Marketers Playing Catch-up on Mobile Analytics


More than a fifth of traffic to websites now originates from a mobile device, and mobile marketing has emerged as one of the biggest growth industries on the digital landscape. Yet despite the overwhelming drive among consumers to cut the cord, new research from Forrester suggests that marketers are having a hard time measuring the effectiveness of their mobile advertising campaigns – largely due to a lack of clearly defined objectives and the metrics needed to measure them.

The report, titled, “Make the Most Of Analytics To Meet Your Mobile Objectives,” found that far too few companies are heeding that advice. Although most agree that data science is a critical component of a successful mobile marketing strategy, the survey of 228 marketing professionals found that barely half of mobile marketers use some sort of analytics solution – leading to a major shortfall in their ability to collect and decipher data and leverage it into strategic intelligence.

“Marketers are integrating mobile as part of their marketing mix, but too many have not defined the metrics they’ll use to measure the success of their mobile initiatives,” writes Thomas Husson, a principal analyst at Forrester and the author of the report. “Many lack the tools they need to deeply analyze traffic and behaviors to optimize their performance.”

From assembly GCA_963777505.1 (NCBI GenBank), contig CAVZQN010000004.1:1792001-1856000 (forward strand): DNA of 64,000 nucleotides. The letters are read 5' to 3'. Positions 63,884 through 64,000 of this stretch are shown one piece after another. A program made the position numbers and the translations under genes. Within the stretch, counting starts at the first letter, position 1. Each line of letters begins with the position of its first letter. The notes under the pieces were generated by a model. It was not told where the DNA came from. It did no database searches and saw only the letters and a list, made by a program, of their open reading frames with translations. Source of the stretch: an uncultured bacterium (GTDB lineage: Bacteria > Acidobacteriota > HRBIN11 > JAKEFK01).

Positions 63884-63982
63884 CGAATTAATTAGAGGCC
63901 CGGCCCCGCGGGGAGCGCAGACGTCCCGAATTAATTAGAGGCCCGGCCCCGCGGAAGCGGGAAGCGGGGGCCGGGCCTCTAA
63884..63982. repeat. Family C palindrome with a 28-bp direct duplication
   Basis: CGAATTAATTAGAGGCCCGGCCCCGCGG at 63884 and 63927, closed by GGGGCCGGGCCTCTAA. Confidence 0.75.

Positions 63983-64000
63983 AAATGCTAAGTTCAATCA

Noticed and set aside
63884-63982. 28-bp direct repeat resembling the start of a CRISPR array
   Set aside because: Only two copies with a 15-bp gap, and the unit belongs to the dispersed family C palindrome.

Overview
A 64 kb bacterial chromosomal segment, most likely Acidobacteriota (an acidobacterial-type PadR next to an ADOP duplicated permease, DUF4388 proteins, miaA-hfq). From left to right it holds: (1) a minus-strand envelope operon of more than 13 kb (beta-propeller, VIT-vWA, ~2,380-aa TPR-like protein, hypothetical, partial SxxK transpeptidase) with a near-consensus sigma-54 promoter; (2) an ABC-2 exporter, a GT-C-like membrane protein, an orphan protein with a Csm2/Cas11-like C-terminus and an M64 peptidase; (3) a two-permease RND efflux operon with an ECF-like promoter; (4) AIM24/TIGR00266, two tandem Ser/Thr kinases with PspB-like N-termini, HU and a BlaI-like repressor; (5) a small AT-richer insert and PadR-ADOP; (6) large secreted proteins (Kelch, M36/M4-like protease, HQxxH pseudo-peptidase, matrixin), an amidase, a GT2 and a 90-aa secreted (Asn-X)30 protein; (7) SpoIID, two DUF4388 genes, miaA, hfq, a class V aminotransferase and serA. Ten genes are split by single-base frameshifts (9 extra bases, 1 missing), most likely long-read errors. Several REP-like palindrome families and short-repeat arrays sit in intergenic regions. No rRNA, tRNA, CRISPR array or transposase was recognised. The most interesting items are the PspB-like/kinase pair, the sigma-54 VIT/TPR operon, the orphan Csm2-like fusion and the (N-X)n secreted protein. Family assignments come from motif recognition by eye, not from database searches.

Husson thinks the problem lies with the unsophisticated view of mobile technology held by marketers – most of whom still view the platform as a means of improving customer engagement and satisfaction rather than a proactive tool for gaining insight into customer behavior.

Even those brands that do see the power of mobile platforms are having a hard time leveraging the power. A related survey, “Turbulence for the CMO” – which was conducted in April by Accenture Interactive – found that marketing departments face a severe deficit of “digital orientation” – due primarily to inefficient business practices – and are struggling to gain insights across multiple channels and campaigns.

Analytics can help, but there is evidence that it is not being properly applied.

In a blog post in August, commentator Andrew Edwards, managing partner at marketing consultancy Efectyv Digital, noted many large brands still rely on legacy metrics and/or lack a unified approach to analytics governance. He recommends that brands choose a single measurement platform and create central digital measurement authority with responsibility over all analytics.

Wendy Blackburn, the executive vice president of Intouch Solutions – which handles marketing for large pharmaceutical firms – thinks many executives are still fearful of giving control of their campaigns over to numbers they don’t entirely trust. She thinks this is a mistake.

“The smartest marketers I have observed are those that aren’t afraid of the data, and they’re not afraid of failure,” she said. “They recognize that often marketing is an experiment – try something, optimize it, try again.”

If the experts agree on one thing, it’s that analytics is the engine that makes that process run.

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